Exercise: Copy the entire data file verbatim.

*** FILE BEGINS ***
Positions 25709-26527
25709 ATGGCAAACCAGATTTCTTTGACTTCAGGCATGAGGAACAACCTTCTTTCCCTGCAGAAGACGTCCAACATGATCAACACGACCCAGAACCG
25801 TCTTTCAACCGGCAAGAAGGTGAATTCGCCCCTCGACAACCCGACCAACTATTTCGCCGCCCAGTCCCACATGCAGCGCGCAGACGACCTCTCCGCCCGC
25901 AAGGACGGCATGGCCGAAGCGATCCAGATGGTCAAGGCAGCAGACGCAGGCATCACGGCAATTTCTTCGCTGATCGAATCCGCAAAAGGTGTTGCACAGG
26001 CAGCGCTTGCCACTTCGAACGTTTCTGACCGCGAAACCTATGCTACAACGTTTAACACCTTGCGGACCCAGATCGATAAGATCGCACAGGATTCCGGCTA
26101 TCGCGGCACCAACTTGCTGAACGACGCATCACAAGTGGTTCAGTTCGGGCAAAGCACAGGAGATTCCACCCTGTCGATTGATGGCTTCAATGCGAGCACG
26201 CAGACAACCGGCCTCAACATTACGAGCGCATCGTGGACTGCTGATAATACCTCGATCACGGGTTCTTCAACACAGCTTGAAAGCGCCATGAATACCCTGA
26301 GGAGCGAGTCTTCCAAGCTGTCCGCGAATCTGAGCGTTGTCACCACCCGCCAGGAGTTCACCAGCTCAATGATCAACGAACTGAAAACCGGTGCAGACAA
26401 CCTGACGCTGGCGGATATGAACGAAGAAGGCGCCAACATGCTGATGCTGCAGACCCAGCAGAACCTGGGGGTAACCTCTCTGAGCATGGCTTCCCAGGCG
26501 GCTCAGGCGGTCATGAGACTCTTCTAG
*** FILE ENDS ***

Positions 25709-26527
25709 ATGGCAAACCAGATTTCTTTGACTTCAGGCATGAGGAACAACCTTCTTTCCCTGCAGAAGACGTCCAACATGATCAACACGACCCAGAACCG
25801 TCTTTCAACCGGCAAGAAGGTGAATTCGCCCCTCGACAACCCGACCAACTATTTCGCCGCCCAGTCCCACATGCAGCGCGCAGACGACCTCTCCGCCCGC
25901 AAGGACGGCATGGCCGAAGCGATCCAGATGGTCAAGGCAGCAGACGCAGGCATCACGGCAATTTCTTCGCTGATCGAATCCGCAAAAGGTGTTGCACAGG
26001 CAGCGCTTGCCACTTCGAACGTTTCTGACCGCGAAACCTATGCTACAACGTTTAACACCTTGCGGACCCAGATCGATAAGATCGCACAGGATTCCGGCTA
26101 TCGCGGCACCAACTTGCTGAACGACGCATCACAAGTGGTTCAGTTCGGGCAAAGCACAGGAGATTCCACCCTGTCGATTGATGGCTTCAATGCGAGCACG
26201 CAGACAACCGGCCTCAACATTACGAGCGCATCGTGGACTGCTGATAATACCTCGATCACGGGTTCTTCAACACAGCTTGAAAGCGCCATGAATACCCTGA
26301 GGAGCGAGTCTTCCAAGCTGTCCGCGAATCTGAGCGTTGTCACCACCCGCCAGGAGTTCACCAGCTCAATGATCAACGAACTGAAAACCGGTGCAGACAA
26401 CCTGACGCTGGCGGATATGAACGAAGAAGGCGCCAACATGCTGATGCTGCAGACCCAGCAGAACCTGGGGGTAACCTCTCTGAGCATGGCTTCCCAGGCG
26501 GCTCAGGCGGTCATGAGACTCTTCTAG